Israel Looking Into Reports That Canadian-Israeli Gill Rosenberg Was Captured by ISIS

Sites affiliated with ISIS report militant group managed to capture several Kurdish fighters, among them Gill Rosenberg, who joined Kurdish troops in northern Syria.

Barak Ravid
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Gill Rosenberg in IDF uniform, circa 2007
Gill Rosenberg in IDF uniform, circa 2007Credit: Gill Rosenberg's Facebook page
Barak Ravid

A Canadian-Israeli woman who has joined the ranks of the Kurdish militias fighting Islamic State in northern Syria has been taken captive by ISIS fighters, blogs and Islamist websites thought to be close to the militant group reported.

Israel is checking the reports, Foreign Ministry spokesperson Emmanuel Nachshon told Haaretz, adding that efforts are being made to obtain further information on the matter.

The Canadian government also said it was aware of the reports that a Canadian citizen has been kidnapped in Syria, and was seeking to verify them.

A blog considered to be one of the Islamic State's media arms reported that several female fighters who fought alongside the Kurds have been captured, among them Gill Rosenberg. According to the report, prior to their capture Islamic State fighters made three suicide bombing attacks against Kurdish outposts, killing some and capturing many others.

According to Israel Radio, Kurdish sources denied the reports, saying Rosenberg wasn't in the area when it was attacked.

Gill Rosenberg, 31, a resident of Tel Aviv, joined the Kurdish troops against Islamic State in northern Syria earlier this month. According to reports, Rosenberg said she had contacted Kurdish fighters over the Internet before traveling through Iraq to train at one of their camps on the Syrian border.

According to Walla, Rosenberg immigrated to Israel from Canada in 2006, leaving behind a career as a civilian pilot, and served for two years in the Israel Defense Forces. In 2009, she was extradited to the United States and jailed over an international phone scam, one of her former lawyers said.

Israel Radio aired an interview with Rosenberg earlier in November in which she said she had travelled to Iraq, was training with Kurdish guerrillas and would fight in neighbouring Syria.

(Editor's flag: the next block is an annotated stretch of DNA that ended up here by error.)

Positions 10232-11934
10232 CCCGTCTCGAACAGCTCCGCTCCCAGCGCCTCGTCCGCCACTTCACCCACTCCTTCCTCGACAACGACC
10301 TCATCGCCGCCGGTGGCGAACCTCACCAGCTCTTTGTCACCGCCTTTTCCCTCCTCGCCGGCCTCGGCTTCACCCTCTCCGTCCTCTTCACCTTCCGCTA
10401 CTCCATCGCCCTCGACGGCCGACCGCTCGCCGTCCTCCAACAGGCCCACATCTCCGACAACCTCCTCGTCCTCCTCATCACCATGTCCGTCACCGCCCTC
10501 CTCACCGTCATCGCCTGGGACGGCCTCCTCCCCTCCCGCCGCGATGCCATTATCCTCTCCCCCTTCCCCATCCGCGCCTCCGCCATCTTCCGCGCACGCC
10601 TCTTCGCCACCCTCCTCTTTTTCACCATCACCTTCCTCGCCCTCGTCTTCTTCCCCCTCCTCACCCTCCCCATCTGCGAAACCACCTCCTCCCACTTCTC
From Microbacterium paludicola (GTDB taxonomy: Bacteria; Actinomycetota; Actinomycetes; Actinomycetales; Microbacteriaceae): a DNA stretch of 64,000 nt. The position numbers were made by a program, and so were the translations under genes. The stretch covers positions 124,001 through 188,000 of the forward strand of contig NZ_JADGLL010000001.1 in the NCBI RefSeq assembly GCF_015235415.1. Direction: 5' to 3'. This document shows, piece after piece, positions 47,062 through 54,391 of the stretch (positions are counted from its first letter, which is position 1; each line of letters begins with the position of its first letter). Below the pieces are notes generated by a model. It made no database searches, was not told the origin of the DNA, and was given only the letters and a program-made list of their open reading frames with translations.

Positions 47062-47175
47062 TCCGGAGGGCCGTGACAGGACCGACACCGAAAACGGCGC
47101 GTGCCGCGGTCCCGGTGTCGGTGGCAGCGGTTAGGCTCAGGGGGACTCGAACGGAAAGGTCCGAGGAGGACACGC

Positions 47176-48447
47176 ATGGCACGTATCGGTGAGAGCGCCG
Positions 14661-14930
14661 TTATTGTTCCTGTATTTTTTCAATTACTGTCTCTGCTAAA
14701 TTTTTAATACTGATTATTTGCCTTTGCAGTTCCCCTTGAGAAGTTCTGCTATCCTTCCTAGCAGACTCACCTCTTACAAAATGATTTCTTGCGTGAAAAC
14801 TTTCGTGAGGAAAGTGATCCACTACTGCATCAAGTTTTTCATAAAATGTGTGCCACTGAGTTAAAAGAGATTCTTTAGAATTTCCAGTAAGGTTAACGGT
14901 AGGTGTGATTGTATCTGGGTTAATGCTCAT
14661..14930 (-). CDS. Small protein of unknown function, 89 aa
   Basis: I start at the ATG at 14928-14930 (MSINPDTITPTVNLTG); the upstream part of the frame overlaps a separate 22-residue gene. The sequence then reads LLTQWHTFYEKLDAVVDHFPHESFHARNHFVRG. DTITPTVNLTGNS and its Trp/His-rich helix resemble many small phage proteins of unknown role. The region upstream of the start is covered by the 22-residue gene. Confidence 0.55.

"They are our brothers. They are good people. They love life, a lot like us, really," she told Israel Radio, explaining her decision to enter the combat zone in northern Syria.

A source in the Kurdistan region said Rosenberg, known in Israel by her Hebraised first name Gila, was the first foreign woman to join Syrian Kurds in battle, in addition to several Western men who are fighting in their ranks.

"After me"

A Facebook page registered to Rosenberg showed photographs of her in settings marked as Kurdish areas of Iraq and Syria.

"In the IDF (Israeli army), we say 'aharai', After Me. Let's show ISIS (Islamic State) what that means," read a Nov. 9 post.

Rosenberg had consented to extradition and served around three years in a U.S. prison under a plea bargain, her lawyer said. A 2009 FBI statement on the case names her as Gillian Rosenberg, among 11 people arrested in Israel "in a phony 'lottery prize' scheme that targeted victims, mostly elderly".

Israel's NRG news site reported at the time that Rosenberg turned to crime after running short on money, that she was estranged from her parents and had tried in vain to join the Mossad spy service.

"She is incredibly strong, both in mind and in body," said long-time friend Daniel Lieber in Massachusetts. "She has always been someone interested in politics and is very pro-Israel."

Discreet ties

Israel has maintained discreet military, intelligence and business ties with the Kurds since the 1960s, seeing in the minority ethnic group a buffer against shared Arab adversaries. The Kurds are spread through Syria, Iraq, Turkey and Iran.

Worried about spillover from the Syrian war, Israel has been cracking down on members of its 20-percent Arab minority who return after volunteering to fight with Islamic State or other rebels opposed to Syrian President Bashar Assad's rule.

Israel bans its citizens from travelןng to enemy states, among them Syria and Iraq, and officials did not respond to a Reuters inquiry about whether the woman could face prosecution if she returns to Israel.

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